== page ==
The Moser Leather Company was one of New Albany, Indiana’s five leather companies during the early-20th century. By the beginning of the 21st, it was the lone survivor.
The Moser Leather Company was founded in 1878, and produced high grade leather for harnesses and collar manufacturers. Moser was attracted to New Albany due to the abundance of native chestnut trees, which have a natural tannin in the bark and nuts that were useful in the tanning process. The natural materials used resulted in a vegetative tanning process, which would take four weeks to complete from start to finish. The hide would be treated to a solution of water and tree bark, which resulted in higher quality, leather that lasted longer and a process that was not environmentally damaging.
Moser later expanded into the wholesale leather business, and bought out Caldwell Leather Company in 1985. By the 1990s, leather from Moser was used by Harley-Davidson and Bass shoes. But cheaper leather processes in Mexico and overseas, nearly all of which used chemical-based processes, produced a cheaper product that led Moser to shut down in 2002.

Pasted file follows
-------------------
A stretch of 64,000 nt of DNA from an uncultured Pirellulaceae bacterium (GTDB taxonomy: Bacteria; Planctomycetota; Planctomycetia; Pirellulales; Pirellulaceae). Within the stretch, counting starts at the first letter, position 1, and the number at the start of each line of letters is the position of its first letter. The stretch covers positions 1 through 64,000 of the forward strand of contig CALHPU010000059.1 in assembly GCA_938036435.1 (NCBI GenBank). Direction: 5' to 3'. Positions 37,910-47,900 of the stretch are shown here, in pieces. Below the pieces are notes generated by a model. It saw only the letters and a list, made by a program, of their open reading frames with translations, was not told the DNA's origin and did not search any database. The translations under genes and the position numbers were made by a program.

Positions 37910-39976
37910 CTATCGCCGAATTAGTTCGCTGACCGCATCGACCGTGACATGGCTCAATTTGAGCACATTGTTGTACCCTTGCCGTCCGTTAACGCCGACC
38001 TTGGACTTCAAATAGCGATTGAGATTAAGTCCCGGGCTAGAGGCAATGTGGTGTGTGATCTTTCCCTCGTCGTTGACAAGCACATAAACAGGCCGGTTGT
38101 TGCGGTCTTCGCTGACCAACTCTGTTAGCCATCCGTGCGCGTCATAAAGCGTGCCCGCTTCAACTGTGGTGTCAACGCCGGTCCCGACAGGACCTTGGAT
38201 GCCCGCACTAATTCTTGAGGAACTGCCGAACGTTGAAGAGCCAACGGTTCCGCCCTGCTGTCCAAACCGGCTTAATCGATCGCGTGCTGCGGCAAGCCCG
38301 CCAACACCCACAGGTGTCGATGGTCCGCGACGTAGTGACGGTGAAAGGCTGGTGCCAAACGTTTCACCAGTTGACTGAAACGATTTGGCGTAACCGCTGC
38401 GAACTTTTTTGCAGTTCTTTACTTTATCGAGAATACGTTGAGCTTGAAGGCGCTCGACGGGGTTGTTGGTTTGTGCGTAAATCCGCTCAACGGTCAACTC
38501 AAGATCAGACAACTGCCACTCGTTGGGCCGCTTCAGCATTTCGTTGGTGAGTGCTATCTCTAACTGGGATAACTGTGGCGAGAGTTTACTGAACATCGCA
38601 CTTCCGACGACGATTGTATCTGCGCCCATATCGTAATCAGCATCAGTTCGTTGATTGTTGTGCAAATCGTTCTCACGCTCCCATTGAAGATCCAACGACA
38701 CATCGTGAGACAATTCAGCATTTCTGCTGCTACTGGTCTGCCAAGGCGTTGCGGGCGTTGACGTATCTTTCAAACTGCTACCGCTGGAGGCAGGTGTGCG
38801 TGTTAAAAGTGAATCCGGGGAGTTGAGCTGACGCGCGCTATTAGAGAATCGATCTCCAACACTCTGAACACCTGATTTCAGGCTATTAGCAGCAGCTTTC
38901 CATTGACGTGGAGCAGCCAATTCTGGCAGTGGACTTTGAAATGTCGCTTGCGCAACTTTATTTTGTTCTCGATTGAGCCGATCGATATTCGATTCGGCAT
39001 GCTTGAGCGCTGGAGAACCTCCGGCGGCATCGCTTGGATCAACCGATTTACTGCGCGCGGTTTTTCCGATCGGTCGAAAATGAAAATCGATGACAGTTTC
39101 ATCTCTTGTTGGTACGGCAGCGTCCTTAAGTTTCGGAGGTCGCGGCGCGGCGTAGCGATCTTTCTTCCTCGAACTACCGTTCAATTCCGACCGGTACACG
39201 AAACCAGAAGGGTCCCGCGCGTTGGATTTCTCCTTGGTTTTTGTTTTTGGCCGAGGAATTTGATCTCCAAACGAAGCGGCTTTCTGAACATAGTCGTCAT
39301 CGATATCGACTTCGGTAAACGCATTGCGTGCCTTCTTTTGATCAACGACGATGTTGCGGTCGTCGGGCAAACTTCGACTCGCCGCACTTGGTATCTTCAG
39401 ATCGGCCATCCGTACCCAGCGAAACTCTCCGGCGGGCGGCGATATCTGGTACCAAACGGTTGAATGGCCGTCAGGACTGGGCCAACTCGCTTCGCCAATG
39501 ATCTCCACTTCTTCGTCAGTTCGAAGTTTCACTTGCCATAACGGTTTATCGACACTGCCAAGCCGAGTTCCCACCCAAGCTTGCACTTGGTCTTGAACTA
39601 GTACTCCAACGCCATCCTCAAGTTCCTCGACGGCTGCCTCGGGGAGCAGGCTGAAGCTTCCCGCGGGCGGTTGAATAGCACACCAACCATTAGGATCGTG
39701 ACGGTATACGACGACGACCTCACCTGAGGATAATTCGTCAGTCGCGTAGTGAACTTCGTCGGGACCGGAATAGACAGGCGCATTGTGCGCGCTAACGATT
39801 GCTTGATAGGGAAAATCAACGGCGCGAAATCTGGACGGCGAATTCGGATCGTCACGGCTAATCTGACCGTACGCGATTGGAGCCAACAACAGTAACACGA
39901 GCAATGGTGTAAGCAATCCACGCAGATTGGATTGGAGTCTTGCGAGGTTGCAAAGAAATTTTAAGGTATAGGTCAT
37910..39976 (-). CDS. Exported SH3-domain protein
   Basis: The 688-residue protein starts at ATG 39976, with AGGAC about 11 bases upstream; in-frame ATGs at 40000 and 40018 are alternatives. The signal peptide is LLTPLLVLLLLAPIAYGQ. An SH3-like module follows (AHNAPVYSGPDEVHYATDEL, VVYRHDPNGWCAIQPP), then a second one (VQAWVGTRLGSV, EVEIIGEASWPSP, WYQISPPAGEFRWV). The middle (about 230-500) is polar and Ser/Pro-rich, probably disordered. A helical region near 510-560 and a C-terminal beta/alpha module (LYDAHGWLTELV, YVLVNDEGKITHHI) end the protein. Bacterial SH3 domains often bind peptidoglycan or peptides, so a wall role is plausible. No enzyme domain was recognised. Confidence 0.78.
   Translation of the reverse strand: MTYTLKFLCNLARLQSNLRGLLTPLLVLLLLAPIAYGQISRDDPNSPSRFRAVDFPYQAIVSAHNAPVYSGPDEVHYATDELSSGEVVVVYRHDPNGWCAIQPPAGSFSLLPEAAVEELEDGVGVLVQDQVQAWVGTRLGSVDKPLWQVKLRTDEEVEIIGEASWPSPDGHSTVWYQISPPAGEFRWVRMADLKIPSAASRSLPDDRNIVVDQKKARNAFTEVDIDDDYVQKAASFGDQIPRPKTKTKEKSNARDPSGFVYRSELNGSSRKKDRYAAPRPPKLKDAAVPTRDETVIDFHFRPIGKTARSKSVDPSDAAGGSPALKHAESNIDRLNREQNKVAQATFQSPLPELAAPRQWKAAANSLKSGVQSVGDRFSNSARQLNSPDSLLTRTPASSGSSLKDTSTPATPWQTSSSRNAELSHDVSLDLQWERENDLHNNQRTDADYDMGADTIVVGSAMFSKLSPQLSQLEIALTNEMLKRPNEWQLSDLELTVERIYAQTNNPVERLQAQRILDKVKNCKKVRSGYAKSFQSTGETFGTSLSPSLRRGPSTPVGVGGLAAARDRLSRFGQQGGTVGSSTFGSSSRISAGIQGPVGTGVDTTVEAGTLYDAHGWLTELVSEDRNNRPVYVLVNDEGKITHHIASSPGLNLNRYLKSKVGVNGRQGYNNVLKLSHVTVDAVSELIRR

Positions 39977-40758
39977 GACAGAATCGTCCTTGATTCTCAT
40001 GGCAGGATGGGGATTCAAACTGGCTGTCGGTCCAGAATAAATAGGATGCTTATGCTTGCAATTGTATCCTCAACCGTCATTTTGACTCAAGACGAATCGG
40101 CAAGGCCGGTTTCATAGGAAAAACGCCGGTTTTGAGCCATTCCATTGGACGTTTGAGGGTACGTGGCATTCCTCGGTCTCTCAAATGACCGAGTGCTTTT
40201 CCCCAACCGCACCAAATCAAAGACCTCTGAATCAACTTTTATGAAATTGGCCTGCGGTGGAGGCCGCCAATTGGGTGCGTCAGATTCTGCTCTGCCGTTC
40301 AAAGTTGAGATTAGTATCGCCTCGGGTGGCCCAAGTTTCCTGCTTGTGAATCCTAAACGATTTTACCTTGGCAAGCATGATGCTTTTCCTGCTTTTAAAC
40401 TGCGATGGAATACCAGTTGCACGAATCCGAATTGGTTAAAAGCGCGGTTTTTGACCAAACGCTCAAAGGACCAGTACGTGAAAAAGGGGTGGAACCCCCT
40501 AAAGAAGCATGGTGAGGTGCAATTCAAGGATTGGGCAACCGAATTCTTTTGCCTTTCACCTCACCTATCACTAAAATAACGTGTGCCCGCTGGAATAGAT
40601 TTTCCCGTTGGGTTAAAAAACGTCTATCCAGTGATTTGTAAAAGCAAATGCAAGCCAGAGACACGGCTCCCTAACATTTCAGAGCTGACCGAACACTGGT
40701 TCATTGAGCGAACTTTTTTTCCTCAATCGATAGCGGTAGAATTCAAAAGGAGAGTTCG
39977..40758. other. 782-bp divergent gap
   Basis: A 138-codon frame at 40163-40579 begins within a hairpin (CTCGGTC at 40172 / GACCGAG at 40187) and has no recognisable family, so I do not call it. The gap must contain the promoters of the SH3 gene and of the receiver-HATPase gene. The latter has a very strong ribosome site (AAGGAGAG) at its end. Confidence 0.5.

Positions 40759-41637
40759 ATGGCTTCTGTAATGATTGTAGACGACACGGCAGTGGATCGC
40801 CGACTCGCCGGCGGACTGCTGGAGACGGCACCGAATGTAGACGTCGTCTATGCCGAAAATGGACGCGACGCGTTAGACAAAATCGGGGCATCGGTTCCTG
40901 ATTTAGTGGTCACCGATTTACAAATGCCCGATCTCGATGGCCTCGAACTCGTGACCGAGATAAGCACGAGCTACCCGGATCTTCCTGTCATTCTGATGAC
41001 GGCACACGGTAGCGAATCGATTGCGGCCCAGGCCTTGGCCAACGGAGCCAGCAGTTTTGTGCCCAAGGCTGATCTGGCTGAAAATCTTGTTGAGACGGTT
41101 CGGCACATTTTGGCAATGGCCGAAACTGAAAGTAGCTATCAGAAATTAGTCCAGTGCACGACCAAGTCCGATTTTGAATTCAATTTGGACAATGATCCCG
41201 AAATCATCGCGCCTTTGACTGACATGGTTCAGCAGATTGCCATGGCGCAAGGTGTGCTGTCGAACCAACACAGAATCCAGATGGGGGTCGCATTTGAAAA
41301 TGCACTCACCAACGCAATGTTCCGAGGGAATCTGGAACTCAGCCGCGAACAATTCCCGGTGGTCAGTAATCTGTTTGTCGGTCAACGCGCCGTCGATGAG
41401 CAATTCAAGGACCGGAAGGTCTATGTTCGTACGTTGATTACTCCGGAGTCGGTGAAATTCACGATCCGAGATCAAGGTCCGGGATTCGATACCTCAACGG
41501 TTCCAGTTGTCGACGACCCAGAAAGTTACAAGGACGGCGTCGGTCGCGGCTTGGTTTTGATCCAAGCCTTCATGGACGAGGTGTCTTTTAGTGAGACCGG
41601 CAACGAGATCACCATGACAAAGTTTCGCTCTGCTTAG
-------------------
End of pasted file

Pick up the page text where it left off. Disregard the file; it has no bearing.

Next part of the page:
Not long after Moser closed its doors, it was proposed that the site be renovated into a senior citizen housing complex. But a partial collapse of a roof in one building has led to a setback to the redevelopment proposal.